Are you one of the 50-80% (depending on which study you read) of the population who get chills, goosebumps, frissons, or, a term I just learned about today, “skin orgasms” when you hear an intense or touching song? So do I, and I wanted to know why.
But before we dive into the reasons why, let’s play a game… Listen to the following three songs and let me guess what happens. It’ll be like magical science.
The first song we’ll try with this is a track used in multiple studies, the classical, the man himself, Johann Sebastian Bach. Listen to the first two minutes for the full effect and most likely some shivers.
Slate says that this one makes the bumps pop because of the built-up tension from the chorus finally being released when the choir comes in.
Next up, something a little different. Quincy Jones‘ song “Soul Bossa Nova.” The second it drops, you’re probably going to giggle.
If you’re like more than half of the population, you giggled when it came on. Maybe because you picture Austin Powers dancing around, maybe because it’s just a really fun song, but either way. In a study from 2007 with 38 participants, over half laughed, so you’re not alone.
And finally, this one doesn’t have a study linked to it, but from the first second of it I’m guessing (hoping) that you get insane frissons. Who doesn’t love “Turn the Page” by Bob Seger?
Where were you on the three above? Two tingles and a giggle? No tingles and a giggle? No tingles and no giggles? We should talk about this on Twitter.
Anywho, we found three main areas of study about chills from music (or whatever you want to call them) and they all stem from our most basic physiological attributes from the past.
It’s possible that at the end of the day it all just comes down to fight or flight. In Scientific American, they brought in all the main reasons why we get goosebumps, and it might just be the adrenaline.
In addition to cold, the hair will also stand up in many animals when they feel threatened—in a cat being attacked by a dog, for example. The elevated hair, together with the arched back and the sideward position the animal often assumes, makes the cat appear bigger in an attempt to make the dog back off.
Be it the cold or just being scared, our body pushes out adrenaline. And sometimes music taps into our primal ways and says, “Look bigger to scare this jerk!” or “Fluff up and get warm!” Either way, in this case, it might just be an accident.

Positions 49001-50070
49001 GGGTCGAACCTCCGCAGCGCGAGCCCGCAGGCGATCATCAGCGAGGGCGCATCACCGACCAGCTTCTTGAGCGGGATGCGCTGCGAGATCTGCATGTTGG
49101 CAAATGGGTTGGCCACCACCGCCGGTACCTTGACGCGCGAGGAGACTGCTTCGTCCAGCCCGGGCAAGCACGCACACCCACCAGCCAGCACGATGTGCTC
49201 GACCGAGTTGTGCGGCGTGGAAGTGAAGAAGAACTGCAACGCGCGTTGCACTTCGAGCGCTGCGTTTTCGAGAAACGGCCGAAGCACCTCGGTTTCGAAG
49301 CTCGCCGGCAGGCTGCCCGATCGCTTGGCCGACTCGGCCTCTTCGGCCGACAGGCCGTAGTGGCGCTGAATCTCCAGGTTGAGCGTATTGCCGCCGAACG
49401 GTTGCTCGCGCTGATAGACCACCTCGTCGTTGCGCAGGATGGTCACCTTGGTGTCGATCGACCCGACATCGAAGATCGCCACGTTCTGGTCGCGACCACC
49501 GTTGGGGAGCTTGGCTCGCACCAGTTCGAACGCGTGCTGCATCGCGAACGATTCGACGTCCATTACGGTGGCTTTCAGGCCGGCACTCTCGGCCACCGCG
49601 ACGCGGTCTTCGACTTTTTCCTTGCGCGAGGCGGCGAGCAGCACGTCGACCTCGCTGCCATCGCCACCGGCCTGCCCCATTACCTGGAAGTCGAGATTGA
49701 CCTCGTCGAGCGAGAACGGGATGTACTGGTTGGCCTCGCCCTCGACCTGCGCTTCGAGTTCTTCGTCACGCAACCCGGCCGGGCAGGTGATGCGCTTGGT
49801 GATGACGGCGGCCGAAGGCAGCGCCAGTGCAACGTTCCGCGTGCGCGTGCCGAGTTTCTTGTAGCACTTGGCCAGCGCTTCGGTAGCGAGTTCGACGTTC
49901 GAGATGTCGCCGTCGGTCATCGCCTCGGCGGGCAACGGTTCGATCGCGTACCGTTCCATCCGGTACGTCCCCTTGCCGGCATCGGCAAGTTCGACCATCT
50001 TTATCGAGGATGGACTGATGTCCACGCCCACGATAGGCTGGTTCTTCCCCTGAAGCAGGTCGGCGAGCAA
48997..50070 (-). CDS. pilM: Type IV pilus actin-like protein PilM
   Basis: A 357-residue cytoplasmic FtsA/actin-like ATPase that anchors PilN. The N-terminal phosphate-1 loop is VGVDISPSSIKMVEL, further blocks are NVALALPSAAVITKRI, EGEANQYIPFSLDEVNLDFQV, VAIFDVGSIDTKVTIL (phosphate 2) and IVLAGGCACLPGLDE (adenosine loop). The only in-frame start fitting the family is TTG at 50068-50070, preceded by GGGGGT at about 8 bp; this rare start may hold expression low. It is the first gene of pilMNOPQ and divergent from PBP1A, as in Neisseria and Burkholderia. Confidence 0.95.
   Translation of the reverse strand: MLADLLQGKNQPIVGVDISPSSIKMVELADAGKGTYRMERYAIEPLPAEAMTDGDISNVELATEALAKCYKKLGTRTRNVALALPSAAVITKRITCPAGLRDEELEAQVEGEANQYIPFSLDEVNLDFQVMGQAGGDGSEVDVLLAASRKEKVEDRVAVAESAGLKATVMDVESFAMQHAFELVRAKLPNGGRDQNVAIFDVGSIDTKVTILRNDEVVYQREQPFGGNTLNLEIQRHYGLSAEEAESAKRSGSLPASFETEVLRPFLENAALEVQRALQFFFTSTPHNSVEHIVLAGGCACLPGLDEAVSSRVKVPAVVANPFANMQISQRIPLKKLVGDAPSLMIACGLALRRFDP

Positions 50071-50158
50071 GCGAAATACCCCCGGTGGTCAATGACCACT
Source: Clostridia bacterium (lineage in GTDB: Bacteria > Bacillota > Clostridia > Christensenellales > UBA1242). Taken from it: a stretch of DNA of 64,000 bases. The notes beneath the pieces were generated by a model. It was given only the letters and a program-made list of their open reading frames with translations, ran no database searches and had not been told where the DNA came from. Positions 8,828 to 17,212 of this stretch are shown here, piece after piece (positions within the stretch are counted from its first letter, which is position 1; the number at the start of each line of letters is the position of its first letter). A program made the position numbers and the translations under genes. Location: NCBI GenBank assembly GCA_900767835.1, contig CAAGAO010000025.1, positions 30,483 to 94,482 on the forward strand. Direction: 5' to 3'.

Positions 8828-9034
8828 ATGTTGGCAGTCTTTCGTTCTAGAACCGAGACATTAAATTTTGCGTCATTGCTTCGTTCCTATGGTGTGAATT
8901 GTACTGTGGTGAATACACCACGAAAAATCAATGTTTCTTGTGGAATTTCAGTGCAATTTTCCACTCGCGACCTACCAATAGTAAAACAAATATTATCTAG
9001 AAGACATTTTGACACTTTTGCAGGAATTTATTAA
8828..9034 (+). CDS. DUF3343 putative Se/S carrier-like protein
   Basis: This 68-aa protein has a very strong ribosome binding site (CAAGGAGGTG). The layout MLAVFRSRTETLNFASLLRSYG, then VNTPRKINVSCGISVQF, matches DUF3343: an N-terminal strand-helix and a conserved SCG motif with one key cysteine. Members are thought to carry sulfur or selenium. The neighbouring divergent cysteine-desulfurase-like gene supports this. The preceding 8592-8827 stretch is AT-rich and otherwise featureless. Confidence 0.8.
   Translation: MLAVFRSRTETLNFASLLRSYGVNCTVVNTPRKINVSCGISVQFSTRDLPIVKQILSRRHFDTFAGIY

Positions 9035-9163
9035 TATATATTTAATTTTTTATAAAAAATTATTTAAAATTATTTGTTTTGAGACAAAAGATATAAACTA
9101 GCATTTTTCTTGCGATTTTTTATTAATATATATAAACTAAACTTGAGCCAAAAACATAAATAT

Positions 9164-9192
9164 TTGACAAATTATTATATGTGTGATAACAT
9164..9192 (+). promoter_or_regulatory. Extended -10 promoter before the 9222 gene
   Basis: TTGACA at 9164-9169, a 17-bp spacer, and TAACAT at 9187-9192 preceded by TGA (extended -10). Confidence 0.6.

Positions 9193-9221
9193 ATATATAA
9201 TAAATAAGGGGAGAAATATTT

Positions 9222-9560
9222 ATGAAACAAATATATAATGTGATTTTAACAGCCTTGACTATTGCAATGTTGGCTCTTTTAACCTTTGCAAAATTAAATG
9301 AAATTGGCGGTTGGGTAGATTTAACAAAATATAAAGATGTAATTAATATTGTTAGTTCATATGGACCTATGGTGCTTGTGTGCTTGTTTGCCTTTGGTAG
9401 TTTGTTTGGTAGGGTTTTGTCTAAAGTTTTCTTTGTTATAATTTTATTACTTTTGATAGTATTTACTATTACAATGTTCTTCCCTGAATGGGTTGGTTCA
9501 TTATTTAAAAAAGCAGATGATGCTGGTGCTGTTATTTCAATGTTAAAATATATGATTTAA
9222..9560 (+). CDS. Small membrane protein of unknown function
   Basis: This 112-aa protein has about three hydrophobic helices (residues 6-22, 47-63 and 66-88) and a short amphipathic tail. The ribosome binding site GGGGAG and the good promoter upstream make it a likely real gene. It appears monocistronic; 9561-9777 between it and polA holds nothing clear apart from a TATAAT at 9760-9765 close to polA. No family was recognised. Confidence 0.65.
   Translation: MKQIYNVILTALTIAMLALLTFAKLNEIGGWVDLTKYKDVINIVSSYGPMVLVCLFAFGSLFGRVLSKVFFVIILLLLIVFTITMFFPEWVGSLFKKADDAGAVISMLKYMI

Another study doubles up on the emotional side of things.
There’s a genre of music you may know about called “emo,” short for emotional. And like it or not, listeners might just be more connected to their music than you. According to Jaak Panksepp from Bowling Green State University.
A series of correlational studies analyzing the subjective experience of chills in groups of students listening to a variety of musical pieces indicated that chills are related to the perceived emotional content of various selections, with much stronger relations to perceived sadness than happiness.
The strangest part about this study is the fact that there’s a stronger connection to sadness when creating goosebumps, but goosebumps do not themselves create sadness. It’s a vicious cycle.
And finally, all of the above might just be amplified by this one.
This one might be my favorite of the studies. In an article in Social Cognitive and Affective Neuroscience from 2016, they found that the test subjects who experience goosebumps might just have better wiring in their brain. Those chills from listening to White Zombie may be because you’re “more human.”
[The] volume of white matter connectivity was significantly correlated with a participant’s tendency to experience chills: the more frequently a person reports experiencing chills, the larger the volume of white matter connectivity among … three regions of the brain.
What do you think it is? Is it our body just mistaking excitement for fear? Is it doubling up on that because of the emotional connection? Or is it the lucky few of us with an excess of white matter pulsing through our brains?
No matter what the actual science is, there’s nothing like a physical connection to your favorite music, amirite?